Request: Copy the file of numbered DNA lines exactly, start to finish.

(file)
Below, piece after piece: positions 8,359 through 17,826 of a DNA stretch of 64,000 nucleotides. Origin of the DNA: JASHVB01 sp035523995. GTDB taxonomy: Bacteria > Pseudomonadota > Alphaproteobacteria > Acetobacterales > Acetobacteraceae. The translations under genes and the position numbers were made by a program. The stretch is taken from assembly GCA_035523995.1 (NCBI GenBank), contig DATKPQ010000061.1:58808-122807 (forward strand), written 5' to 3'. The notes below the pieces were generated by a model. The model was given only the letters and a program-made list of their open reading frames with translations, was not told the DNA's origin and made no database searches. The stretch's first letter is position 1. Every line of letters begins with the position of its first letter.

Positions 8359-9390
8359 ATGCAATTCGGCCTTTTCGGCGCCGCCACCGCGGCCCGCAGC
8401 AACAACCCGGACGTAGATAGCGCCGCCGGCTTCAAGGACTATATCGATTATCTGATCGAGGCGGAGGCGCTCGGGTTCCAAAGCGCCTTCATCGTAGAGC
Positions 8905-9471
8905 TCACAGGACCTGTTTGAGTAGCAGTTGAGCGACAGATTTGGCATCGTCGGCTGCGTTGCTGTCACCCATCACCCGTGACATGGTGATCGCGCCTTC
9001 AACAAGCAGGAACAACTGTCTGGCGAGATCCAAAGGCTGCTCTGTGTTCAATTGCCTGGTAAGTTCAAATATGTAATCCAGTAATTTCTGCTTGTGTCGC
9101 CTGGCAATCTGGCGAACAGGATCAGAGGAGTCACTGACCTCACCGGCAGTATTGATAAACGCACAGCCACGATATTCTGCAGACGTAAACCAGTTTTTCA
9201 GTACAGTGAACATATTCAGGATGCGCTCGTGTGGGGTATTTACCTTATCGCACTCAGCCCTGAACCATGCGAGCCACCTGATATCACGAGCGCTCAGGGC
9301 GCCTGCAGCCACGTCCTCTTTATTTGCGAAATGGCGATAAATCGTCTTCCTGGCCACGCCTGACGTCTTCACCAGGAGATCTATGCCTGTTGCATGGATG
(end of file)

Below, piece after piece: positions 8,359 through 17,826 of a DNA stretch of 64,000 nucleotides. Origin of the DNA: JASHVB01 sp035523995. GTDB taxonomy: Bacteria > Pseudomonadota > Alphaproteobacteria > Acetobacterales > Acetobacteraceae. The translations under genes and the position numbers were made by a program. The stretch is taken from assembly GCA_035523995.1 (NCBI GenBank), contig DATKPQ010000061.1:58808-122807 (forward strand), written 5' to 3'. The notes below the pieces were generated by a model. The model was given only the letters and a program-made list of their open reading frames with translations, was not told the DNA's origin and made no database searches. The stretch's first letter is position 1. Every line of letters begins with the position of its first letter.

Positions 8359-9390
8359 ATGCAATTCGGCCTTTTCGGCGCCGCCACCGCGGCCCGCAGC
8401 AACAACCCGGACGTAGATAGCGCCGCCGGCTTCAAGGACTATATCGATTATCTGATCGAGGCGGAGGCGCTCGGGTTCCAAAGCGCCTTCATCGTAGAGC
Positions 8905-9471
8905 TCACAGGACCTGTTTGAGTAGCAGTTGAGCGACAGATTTGGCATCGTCGGCTGCGTTGCTGTCACCCATCACCCGTGACATGGTGATCGCGCCTTC
9001 AACAAGCAGGAACAACTGTCTGGCGAGATCCAAAGGCTGCTCTGTGTTCAATTGCCTGGTAAGTTCAAATATGTAATCCAGTAATTTCTGCTTGTGTCGC
9101 CTGGCAATCTGGCGAACAGGATCAGAGGAGTCACTGACCTCACCGGCAGTATTGATAAACGCACAGCCACGATATTCTGCAGACGTAAACCAGTTTTTCA
9201 GTACAGTGAACATATTCAGGATGCGCTCGTGTGGGGTATTTACCTTATCGCACTCAGCCCTGAACCATGCGAGCCACCTGATATCACGAGCGCTCAGGGC
9301 GCCTGCAGCCACGTCCTCTTTATTTGCGAAATGGCGATAAATCGTCTTCCTGGCCACGCCTGACGTCTTCACCAGGAGATCTATGCCTGTTGCATGGATG